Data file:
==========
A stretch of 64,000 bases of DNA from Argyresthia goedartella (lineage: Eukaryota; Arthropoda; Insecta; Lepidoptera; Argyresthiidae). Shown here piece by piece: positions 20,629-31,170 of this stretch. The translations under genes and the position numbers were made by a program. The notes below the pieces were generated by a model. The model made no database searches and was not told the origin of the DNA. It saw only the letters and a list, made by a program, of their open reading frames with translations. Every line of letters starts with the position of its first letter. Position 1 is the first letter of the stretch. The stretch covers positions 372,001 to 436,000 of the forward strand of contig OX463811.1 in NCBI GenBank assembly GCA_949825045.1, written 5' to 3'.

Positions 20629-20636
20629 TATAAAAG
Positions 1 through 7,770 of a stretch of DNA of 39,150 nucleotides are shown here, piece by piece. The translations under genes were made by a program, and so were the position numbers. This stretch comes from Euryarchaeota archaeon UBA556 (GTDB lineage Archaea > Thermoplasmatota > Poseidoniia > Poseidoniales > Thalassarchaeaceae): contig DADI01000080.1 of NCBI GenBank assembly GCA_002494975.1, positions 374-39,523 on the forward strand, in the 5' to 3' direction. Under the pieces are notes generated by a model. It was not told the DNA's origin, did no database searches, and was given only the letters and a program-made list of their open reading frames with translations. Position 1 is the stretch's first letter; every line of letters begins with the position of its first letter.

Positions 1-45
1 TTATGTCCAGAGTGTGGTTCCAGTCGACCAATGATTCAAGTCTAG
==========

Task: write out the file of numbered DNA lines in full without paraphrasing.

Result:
A stretch of 64,000 bases of DNA from Argyresthia goedartella (lineage: Eukaryota; Arthropoda; Insecta; Lepidoptera; Argyresthiidae). Shown here piece by piece: positions 20,629-31,170 of this stretch. The translations under genes and the position numbers were made by a program. The notes below the pieces were generated by a model. The model made no database searches and was not told the origin of the DNA. It saw only the letters and a list, made by a program, of their open reading frames with translations. Every line of letters starts with the position of its first letter. Position 1 is the first letter of the stretch. The stretch covers positions 372,001 to 436,000 of the forward strand of contig OX463811.1 in NCBI GenBank assembly GCA_949825045.1, written 5' to 3'.

Positions 20629-20636
20629 TATAAAAG
Positions 1 through 7,770 of a stretch of DNA of 39,150 nucleotides are shown here, piece by piece. The translations under genes were made by a program, and so were the position numbers. This stretch comes from Euryarchaeota archaeon UBA556 (GTDB lineage Archaea > Thermoplasmatota > Poseidoniia > Poseidoniales > Thalassarchaeaceae): contig DADI01000080.1 of NCBI GenBank assembly GCA_002494975.1, positions 374-39,523 on the forward strand, in the 5' to 3' direction. Under the pieces are notes generated by a model. It was not told the DNA's origin, did no database searches, and was given only the letters and a program-made list of their open reading frames with translations. Position 1 is the stretch's first letter; every line of letters begins with the position of its first letter.

Positions 1-45
1 TTATGTCCAGAGTGTGGTTCCAGTCGACCAATGATTCAAGTCTAG